Machine Quilting Designs
Some experience helpful

 Full Day or Multi-Day

This class will focus more on free-hand machine quilting designs. Are you looking for something to fill up those vast spaces in your next quilt? Wanting to move beyond straight lines and purchased patterns? Tired of squiggley stippling? This class is for you. You'll take home a group of small sample pieces as reminders of things to try on your next quilt. We will talk about things that help insure good machine quilting results and how to handle bigger quilts. You might even decide machine quilting is FUN.

Some experience with machine quilting is helpful, but you do NOT have to be an expert.

 Machine class

Supply List
For the classroom:
  • Large paper, large enough sheets or roll to cover the table tops.
  • Crayons
  • Electrical outlets ample enough for all the sewing machines.

Students may want to buy larger-sized battings as a group and cut them up into the size requested, or the class organizers might do this and add the cost as a supply fee.

You may be able to buy a roll of paper from a restaurant supply store or get a partial roll from a local newspaper or printer. Doesn't have to be great quality -- newsprint is ok. Before class, cover the table tops and use masking tape to secure the paper to the table.

There will be a period of using the tables before sewing starts so if you can have a couple-three tables set up with paper that's great. Otherwise, we'll use the paper-covered tables and then set up the machines on the same tables to start quilting. 4-5 people per table is a good ratio.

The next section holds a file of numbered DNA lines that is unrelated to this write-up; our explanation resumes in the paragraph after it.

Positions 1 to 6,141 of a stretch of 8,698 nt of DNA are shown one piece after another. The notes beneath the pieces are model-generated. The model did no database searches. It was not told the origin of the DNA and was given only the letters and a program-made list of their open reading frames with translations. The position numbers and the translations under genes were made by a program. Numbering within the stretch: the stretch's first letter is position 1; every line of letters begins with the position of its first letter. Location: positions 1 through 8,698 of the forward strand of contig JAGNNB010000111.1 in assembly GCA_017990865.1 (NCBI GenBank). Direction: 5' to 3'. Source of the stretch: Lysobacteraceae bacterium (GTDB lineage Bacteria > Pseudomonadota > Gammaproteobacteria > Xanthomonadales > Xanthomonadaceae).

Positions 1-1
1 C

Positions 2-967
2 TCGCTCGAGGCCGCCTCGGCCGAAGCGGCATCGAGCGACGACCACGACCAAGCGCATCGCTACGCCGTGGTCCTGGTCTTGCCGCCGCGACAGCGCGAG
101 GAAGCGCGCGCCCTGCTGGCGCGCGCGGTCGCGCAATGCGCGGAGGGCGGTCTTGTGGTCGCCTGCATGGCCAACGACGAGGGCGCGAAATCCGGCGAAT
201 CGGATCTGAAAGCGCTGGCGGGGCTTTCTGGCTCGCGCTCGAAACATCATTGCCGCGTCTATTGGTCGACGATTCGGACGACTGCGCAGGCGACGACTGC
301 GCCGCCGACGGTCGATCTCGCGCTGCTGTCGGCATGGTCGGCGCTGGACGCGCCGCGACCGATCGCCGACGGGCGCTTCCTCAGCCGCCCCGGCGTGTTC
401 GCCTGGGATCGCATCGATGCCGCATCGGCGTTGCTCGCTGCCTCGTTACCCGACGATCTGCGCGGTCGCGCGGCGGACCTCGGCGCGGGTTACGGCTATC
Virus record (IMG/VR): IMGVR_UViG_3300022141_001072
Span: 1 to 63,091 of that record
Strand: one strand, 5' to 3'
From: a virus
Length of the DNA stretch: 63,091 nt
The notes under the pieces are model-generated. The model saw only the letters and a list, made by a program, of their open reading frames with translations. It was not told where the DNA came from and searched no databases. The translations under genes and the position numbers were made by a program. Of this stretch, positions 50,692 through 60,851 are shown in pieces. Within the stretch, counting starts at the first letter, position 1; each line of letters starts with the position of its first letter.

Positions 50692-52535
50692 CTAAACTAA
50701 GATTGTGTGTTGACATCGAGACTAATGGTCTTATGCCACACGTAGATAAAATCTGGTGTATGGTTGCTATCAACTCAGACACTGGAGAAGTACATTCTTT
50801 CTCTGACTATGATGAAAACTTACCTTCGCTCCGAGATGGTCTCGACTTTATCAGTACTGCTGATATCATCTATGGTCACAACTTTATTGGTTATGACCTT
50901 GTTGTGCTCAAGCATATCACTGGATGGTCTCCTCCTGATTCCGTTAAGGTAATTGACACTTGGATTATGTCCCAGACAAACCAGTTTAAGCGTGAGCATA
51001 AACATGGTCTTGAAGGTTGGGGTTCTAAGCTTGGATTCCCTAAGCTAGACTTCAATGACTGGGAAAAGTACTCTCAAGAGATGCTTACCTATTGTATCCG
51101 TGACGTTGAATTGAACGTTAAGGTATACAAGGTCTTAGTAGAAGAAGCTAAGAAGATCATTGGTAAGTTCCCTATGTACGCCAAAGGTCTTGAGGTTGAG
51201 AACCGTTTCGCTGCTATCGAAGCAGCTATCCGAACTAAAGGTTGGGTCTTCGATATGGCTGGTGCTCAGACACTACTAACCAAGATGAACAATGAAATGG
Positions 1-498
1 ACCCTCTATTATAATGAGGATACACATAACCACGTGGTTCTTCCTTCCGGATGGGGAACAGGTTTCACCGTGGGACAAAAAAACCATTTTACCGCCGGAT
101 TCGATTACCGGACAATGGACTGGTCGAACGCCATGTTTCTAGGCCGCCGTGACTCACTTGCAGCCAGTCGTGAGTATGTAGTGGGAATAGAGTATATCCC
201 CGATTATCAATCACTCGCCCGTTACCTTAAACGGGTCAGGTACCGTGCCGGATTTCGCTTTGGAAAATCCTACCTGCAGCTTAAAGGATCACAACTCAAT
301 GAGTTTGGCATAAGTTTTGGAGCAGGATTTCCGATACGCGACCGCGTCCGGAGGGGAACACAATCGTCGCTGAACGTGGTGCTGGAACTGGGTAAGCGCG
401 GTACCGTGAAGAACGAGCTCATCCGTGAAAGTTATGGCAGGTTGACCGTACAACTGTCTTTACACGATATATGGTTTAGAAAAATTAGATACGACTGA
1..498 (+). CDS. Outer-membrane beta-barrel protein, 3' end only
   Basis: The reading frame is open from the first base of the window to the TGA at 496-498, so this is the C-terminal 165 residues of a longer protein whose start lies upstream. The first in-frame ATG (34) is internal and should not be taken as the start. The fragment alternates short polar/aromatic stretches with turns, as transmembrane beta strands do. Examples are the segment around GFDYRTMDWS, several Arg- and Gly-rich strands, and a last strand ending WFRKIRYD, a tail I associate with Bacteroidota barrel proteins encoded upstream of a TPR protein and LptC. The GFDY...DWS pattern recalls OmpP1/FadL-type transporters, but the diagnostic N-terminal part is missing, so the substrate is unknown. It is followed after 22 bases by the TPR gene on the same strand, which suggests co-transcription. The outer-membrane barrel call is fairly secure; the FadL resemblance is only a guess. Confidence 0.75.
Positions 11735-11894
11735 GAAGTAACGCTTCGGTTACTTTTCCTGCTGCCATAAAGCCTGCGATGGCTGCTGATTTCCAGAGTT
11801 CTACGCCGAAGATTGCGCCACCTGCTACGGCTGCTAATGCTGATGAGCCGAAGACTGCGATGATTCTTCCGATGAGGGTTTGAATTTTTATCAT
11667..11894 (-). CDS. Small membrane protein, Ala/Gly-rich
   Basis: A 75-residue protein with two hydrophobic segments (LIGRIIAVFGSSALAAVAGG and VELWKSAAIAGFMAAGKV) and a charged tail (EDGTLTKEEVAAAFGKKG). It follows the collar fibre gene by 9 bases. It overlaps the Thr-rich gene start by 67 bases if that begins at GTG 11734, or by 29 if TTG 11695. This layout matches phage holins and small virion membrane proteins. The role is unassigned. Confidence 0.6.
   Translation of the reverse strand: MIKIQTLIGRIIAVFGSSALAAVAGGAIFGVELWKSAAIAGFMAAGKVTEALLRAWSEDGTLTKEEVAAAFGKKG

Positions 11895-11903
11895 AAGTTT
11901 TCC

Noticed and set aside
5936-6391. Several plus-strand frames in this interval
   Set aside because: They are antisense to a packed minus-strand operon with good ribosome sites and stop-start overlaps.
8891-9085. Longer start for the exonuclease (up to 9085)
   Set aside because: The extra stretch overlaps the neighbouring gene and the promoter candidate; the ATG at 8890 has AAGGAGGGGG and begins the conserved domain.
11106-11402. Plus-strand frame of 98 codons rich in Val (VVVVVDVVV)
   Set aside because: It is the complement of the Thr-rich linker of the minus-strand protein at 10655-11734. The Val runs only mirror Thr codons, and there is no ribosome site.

For sewing - two people per table is good.

A table where I can set up my sewing machine and another table where I can place samples.

If the room has a chalk or white board, that is handy, otherwise I'll tape up some paper or find a way to demo some patterns/designs.

For the student:

Before class, make four to six small "quilts" to practice on. these should be 12-15 X 18-20" in size and consist of:

  • top layer: if possible use a solid color in all but one top. The one non-solid might be a larger floral or big print design. Cotton fabric.
  • batting: quilters dream request or select weight. If you're buying batting with others you might want to buy both weights and try both in class. Please do NOT bring other battings for use in this class.
  • bottom layer: any cotton fabric. You may wish to use both solid and print fabrics.

It's helpful if the batting and bottom layers are slightly larger than your top piece. Prepare your mini-quilts by cutting your ironed fabric and batting and layeringthem like real quilts. Use 1 inch safety pins to baste the layers together, pinning about every 3-4 inches.

You'll also need:

  • a sewing machine that you are familiar with. It should be clean and in good running condition. Don't forget the foot pedal and electrical cords! You must be able to drop or cover your feed dogs.
  • new needles for this machine. I recommend size 70 or 75
  • a small assortment of thread most of which should contrast with your fabric choices so you can see the quilting stitches! This thread should be good quality cotton (Mettler etc) or Poly/Cotton (Metrosene). You may also bring rayon if you have some on hand.
  • several bobbins filled with the same cotton thread choices.
  • power strip/ extension cord
  • sewing machine bed extension IF you have one for your machine (makes a bigger surface to work on)
  • basic sewing supplies --scissors, seam ripper etc
  • pencil or chalk marking tool which will show on your fabric choices.
  • pin container to keep your safety pins in as you remove them.
  • something to sit on to help you be at the right height -- a firm pillow etc. (I'm short, you might not have this problem)
  • water bottle, beverage and lunch